Transparency International’s Corruption Index Brings Graft to the Fore

Demonstrators celebrate the withdrawal of President Otto Perez Molina's immunity from prosecution, Guatemala City, Sep. 1, 2015 (AP photo by Moises Castillo).
Demonstrators celebrate the withdrawal of President Otto Perez Molina's immunity from prosecution, Guatemala City, Sep. 1, 2015 (AP photo by Moises Castillo).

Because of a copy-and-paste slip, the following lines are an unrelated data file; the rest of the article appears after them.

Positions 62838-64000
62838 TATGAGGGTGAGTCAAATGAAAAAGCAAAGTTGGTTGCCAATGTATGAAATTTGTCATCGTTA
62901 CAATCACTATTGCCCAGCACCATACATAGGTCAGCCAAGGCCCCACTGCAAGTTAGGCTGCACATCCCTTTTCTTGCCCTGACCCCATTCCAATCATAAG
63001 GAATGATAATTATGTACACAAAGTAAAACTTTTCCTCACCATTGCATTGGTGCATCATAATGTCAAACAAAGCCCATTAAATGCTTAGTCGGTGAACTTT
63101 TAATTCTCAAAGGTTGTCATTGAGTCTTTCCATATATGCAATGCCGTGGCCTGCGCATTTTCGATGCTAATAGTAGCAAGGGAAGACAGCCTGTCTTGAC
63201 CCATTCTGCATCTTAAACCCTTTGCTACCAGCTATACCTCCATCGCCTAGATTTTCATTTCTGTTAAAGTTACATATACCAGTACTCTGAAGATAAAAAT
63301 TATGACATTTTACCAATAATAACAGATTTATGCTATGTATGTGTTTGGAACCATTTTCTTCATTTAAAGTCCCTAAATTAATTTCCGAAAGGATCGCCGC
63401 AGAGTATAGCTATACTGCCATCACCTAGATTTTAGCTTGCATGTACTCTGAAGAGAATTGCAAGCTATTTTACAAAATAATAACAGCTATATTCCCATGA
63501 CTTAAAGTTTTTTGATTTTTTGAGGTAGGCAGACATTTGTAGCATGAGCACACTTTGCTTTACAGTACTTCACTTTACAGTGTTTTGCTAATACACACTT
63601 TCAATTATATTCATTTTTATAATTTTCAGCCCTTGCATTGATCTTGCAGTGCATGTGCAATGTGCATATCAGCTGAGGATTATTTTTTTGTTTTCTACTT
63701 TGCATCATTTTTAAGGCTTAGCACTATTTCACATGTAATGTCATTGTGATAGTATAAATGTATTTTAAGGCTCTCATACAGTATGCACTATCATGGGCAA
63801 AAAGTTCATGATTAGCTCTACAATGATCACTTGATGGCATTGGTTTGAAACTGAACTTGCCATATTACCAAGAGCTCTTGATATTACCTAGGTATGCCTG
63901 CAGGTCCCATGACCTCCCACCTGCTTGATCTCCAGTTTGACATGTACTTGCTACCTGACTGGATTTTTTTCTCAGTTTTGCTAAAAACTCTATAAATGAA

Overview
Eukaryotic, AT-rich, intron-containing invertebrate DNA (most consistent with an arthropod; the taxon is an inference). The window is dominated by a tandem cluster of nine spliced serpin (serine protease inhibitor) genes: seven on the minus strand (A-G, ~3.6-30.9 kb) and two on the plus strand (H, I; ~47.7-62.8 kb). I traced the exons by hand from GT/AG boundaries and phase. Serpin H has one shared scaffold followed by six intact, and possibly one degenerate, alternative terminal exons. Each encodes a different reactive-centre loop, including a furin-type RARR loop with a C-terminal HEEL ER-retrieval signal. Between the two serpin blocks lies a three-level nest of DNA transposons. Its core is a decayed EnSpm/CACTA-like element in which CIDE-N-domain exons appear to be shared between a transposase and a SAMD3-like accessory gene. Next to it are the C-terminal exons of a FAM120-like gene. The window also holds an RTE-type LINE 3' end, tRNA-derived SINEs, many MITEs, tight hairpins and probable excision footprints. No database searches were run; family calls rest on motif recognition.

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Transparency International released its 2015 rankings on perceptions of corruption today, revealing that public-sector graft remains pervasive around the world. But the report also cited progress that offers some reasons for optimism. The index’s scores draw on expert analysis of citizen perceptions of government accountability and responsiveness, as well as the presence of bribery or embezzlement in public institutions. The U.S. and U.K. improved their scores, and familiar countries—including New Zealand, Switzerland and Canada, as well as those in Scandinavia—filled the top spots. But many usual suspects from Europe to Latin America scored dismally. Corruption has become an increasingly powerful […]

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